Ethereum will overtake Bitcoin by the end of 2018 and QTUM will be a top 5 cryptocurrency. There are some incredible things brewing for both and I don’t believe the market has fully realized nor appreciated what’s going on. Ethereum has the largest user and developer base in the West. QTUM has gained a strong foothold in the East.

These predictions aren’t made off the cuff; each is backed by an reasonable argument. For example, QTUM can benefit from both BTH and ETH “winning”:

Ethereum ecosystem wins = QTUM ecosystem wins
Because QTUM uses the EVM, any projects building on Ethereum can be easily ported to QTUM. A corollary to this is that any successful dApp or protocol on Ethereum can easily become a successful dApp or protocol on QTUM. QTUM doesn’t need to compete with Ethereum for its developer ecosystem, it shares Etheruem’s developer ecosystem. There are many amazing up-and-coming projects for Ethereum such as 0x and Augur and I can envision a world where QTUM has its own 0x’s and Augurs.

Bitcoin ecosystem wins = QTUM ecosystem wins
Because QTUM uses a Bitcoin-based UTXO blockchain as its settlement layer, QTUM can take advantage of any upgrades to Bitcoin. Here’s a few examples: QTUM is already using SegWit and is primed to deploy its own version of Lightning. Once deployed, QTUM is essentially Ethereum with Lightning. How cool is that? It’d be even better for QTUM if Lightning turns out to be a massive success.

Read the full post at Why 2018 Will Be The Year Of Ethereum And QTUM at Store of Value.

 

Is the artisan trend a precursor to a Big Tech backlash?

In the Economist’s 1843 magazine, Ryan Avent writes about the resurgence of the “artisan” culture in Crafting a life:

Before the Industrial Revolution, the craft economy was simply the economy. Clothing, processed food, furniture, wood and iron tools were all made by hand, using simple equipment, one unique batch at a time. Artisans learned their trade through years of observing experts, within the family or in a structured apprenticeship. The quality of both the instruction and the finished products was highly variable. There was virtually no opportunity for mass education in trades, nor a chance for better producers to capture increased market share by scaling up production.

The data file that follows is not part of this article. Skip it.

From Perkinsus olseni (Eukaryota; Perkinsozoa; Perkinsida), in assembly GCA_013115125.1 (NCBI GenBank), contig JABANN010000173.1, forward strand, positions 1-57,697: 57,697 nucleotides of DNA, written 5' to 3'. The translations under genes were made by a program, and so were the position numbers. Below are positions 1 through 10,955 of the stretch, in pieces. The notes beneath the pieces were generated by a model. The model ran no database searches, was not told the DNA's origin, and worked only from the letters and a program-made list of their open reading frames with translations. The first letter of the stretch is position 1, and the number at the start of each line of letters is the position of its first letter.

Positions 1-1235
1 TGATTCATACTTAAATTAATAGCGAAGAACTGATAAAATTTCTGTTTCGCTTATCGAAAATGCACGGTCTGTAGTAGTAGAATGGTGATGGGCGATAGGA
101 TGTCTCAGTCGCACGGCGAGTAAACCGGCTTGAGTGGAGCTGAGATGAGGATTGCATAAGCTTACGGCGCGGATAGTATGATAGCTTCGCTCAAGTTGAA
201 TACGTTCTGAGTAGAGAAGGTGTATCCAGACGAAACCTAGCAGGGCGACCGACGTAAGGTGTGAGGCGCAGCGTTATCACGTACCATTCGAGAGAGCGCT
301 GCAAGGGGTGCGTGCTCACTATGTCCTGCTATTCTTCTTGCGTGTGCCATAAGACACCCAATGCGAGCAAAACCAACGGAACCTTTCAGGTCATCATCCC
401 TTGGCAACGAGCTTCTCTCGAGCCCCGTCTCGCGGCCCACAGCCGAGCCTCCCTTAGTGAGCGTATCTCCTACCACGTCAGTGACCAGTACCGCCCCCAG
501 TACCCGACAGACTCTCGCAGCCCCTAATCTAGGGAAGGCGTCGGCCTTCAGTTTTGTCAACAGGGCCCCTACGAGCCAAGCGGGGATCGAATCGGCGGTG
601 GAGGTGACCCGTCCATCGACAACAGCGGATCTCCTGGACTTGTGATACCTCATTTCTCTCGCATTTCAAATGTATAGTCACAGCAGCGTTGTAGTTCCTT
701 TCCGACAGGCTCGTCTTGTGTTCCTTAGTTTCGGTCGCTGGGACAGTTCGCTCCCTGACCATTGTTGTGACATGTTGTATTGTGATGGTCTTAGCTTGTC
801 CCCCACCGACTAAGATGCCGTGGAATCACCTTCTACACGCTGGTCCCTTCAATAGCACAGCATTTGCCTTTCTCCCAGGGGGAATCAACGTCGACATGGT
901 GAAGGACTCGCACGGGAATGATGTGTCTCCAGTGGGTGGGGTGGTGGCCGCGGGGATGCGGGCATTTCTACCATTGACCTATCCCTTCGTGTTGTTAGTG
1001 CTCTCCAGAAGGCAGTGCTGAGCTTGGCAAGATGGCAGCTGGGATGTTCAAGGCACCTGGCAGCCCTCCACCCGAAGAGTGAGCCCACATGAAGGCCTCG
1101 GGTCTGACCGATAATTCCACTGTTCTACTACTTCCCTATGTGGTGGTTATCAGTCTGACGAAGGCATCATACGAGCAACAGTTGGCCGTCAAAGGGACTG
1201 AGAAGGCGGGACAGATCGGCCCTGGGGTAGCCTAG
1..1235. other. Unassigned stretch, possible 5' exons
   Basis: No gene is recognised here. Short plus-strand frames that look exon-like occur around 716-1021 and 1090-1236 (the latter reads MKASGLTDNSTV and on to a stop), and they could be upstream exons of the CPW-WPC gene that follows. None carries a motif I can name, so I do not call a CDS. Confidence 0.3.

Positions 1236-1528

The Atlantic ran a similar piece recently Craft Beer Is the Strangest, Happiest Economic Story in America.

At the same time, the number of public companies has decreased and the “Big 4” tech companies make up 24% of the market cap of $SPY. Some amazing numbers, per Scott Galloway in Esquire:

Over the past decade, Amazon, Apple, Facebook, and Google—or, as I call them, “the Four”—have aggregated more economic value and influence than nearly any other commercial entity in history. Together, they have a market capitalization of $2.8 trillion (the GDP of France), a staggering 24 percent share of the S&P 500 Top 50, close to the value of every stock traded on the Nasdaq in 2001.

How big are they? Consider that Amazon, with a market cap of $591 billion, is worth more to the stock market than Walmart, Costco, T. J. Maxx, Target, Ross, Best Buy, Ulta, Kohl’s, Nordstrom, Macy’s, Bed Bath & Beyond, Saks/Lord & Taylor, Dillard’s, JCPenney, and Sears combined.

Meanwhile, Facebook and Google (now known as Alphabet) are together worth $1.3 trillion. You could merge the world’s top five advertising agencies (WPP, Omnicom, Publicis, IPG, and Dentsu) with five major media companies (Disney, Time Warner, 21st Century Fox, CBS, and Viacom) and still need to add five major communications companies (AT&T, Verizon, Comcast, Charter, and Dish) to get only 90 percent of what Google and Facebook are worth together.

And what of Apple? With a market cap of nearly $900 billion, Apple is the most valuable public company. Even more remarkable is that the company registers profit margins of 32 percent, closer to luxury brands Hermès (35 percent) and Ferrari (29 percent) than peers in electronics. In 2016, Apple brought in $46 billion in profits, a haul larger than that of any other American company, including JPMorgan Chase, Johnson & Johnson, and Wells Fargo. What’s more, Apple’s profits were greater than the revenues of either Coca- Cola or Facebook. This quarter, it will clock nearly twice the profits that Amazon has produced in its history.

Will the trend of the big getting bigger continue? Or is there enough of a Big Tech backlash to make things start regressing to more normalized levels?